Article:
School inspections are to resume in a move that has been branded retrograde and out of touch by union bosses.

Standards body Education Scotland (ES) said its staff would adopt a “phased approach” to scrutiny activity during the current session.

It comes after ES chiefs decided in March last year to pause the programme amid fears over Covid-19. The move was aimed at allowing schools to maximise support to teachers, pupils and local communities.

ES said its initial focus going forward would be on education establishments and services that were due to have a further inspection. Visits will be planned in advance and carried out before the end of 2021.

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Thereafter, from January next year, HMIE will undertake a programme covering individual early learning and childcare (ELC) settings and schools. ES stressed it would continue to take account of Covid-19 recovery efforts and the context in which education establishments have been working.

There will also be three national thematic inspections in the coming months. These will look at supporting children’s and young people’s wellbeing, local approaches to recovery and outdoor learning.

Gayle Gorman, HM Chief Inspector of Education, said: “We have carefully considered our approach to scrutiny activity for this academic year. We recognise how challenging the Covid-19 pandemic has been for everyone alongside the ongoing pressures on staff and learners of returning to establishments after the summer break and given the current health challenges.

“We want to support the education system to recover from the impact of the pandemic and we would like to thank all local authorities, staff, learners and their families for their continued hard work and resilience through recent difficult times.

“We are aware of the ongoing, changing situation with Covid-19. We will continue to be adaptive and responsive to changing circumstances linked to the pandemic that staff and learners may face.”

HeraldScotland: HM Chief Inspector Gayle Gorman.HM Chief Inspector Gayle Gorman.

However, union leaders were strongly critical.

Larry Flanagan, general secretary at the EIS, said: “This move shows Education Scotland and the Scottish Government to be deeply out of touch with the reality that schools are currently facing amidst record levels of pupil and teacher Covid-related absence and therefore significant ongoing disruption.

“Rather than inspecting schools, Education Scotland’s efforts should be channelled firmly in the direction of supporting schools as they continue to respond to the Covid crisis, maintaining education provision for young people in very difficult circumstances.”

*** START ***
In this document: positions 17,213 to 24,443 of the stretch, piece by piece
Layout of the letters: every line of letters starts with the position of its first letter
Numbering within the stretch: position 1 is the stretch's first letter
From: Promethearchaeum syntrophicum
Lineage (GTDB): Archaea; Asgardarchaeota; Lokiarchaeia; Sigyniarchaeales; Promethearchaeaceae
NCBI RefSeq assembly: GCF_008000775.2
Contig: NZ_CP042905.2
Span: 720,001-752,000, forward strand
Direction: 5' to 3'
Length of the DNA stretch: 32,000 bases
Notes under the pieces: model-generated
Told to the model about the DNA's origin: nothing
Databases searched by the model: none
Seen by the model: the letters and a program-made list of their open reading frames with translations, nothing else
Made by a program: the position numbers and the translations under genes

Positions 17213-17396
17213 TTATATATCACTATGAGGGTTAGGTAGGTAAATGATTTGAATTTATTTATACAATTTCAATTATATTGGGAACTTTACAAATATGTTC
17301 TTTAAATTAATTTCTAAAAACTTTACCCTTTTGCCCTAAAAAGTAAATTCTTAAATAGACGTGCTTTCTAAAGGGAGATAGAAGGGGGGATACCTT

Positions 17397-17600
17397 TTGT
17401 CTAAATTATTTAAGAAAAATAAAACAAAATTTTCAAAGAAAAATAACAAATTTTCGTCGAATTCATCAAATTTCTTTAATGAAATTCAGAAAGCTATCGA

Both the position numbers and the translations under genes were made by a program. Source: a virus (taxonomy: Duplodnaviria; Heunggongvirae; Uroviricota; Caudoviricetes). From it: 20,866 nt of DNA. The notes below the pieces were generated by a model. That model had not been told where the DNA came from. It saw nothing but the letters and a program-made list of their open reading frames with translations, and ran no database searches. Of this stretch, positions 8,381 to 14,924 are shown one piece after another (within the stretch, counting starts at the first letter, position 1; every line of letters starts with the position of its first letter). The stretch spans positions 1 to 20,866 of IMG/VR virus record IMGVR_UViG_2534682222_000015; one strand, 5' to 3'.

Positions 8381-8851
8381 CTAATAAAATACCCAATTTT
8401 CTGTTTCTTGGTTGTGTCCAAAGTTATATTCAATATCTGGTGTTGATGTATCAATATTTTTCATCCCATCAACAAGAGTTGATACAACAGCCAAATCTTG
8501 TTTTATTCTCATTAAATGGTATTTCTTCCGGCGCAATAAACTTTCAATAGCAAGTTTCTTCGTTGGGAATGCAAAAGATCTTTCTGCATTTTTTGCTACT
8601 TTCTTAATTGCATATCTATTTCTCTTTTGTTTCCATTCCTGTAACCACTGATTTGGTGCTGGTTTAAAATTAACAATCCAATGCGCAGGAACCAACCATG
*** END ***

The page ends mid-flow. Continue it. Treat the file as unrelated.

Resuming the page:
He added: “This kind of approach will detract attention from the priority at hand and will contribute little or nothing to what should be the immediate endeavour of the education system - that is recovery that places the wellbeing of young people and teachers at the heart.”

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Scottish Conservative Oliver Mundell, Shadow Education Secretary, said: “It is welcome to see a planned return of inspections in our schools. They were understandably postponed at the height of the pandemic, but many schools across the country haven’t been inspected for years on the SNP’s watch and just isn’t acceptable moving forward.

“Parents, young people and our teachers deserve to know how their school is doing on a much more regular basis." 

He added: “Planned reforms offer an opportunity to ensure that inspections are much more focused on the quality of teaching and learning in our classrooms.

“At present Education Scotland’s top down approach is far more interested in pursuing their own ideological agenda and preferences rather than driving meaningful improvement. 

“Giving experienced frontline teachers a greater role in independent inspections and moving to a simplified, more frequent, health check model would help deliver the kind of feedback that works for both parents and schools and is the first step in restoring confidence in our education system. 

“It would also help share best practice and improve consistency across the country.”

HeraldScotland: Ross Greer is keen for a peer review-based inspection process to be considered.Ross Greer is keen for a peer review-based inspection process to be considered.

Ross Greer, education spokesperson for the Scottish Greens, said: "The pre-Covid inspection regime certainly didn’t support teachers or lead to improvement in schools.

"Instead, it regularly generated additional work and immense stress for school staff, who were pressured to rapidly implement policies their school hasn’t actually adopted but which would tick a box for the purposes of a positive HMIE report. Inspectors had a similar experience in life to the Queen, everywhere they went smelled like fresh paint.

“The ongoing review led by Ken Muir is an opportunity to replace this counter-productive system with one based on trust and respect. I’m keen that peer-review between teachers from different schools is considered, given the success this model has had elsewhere. ”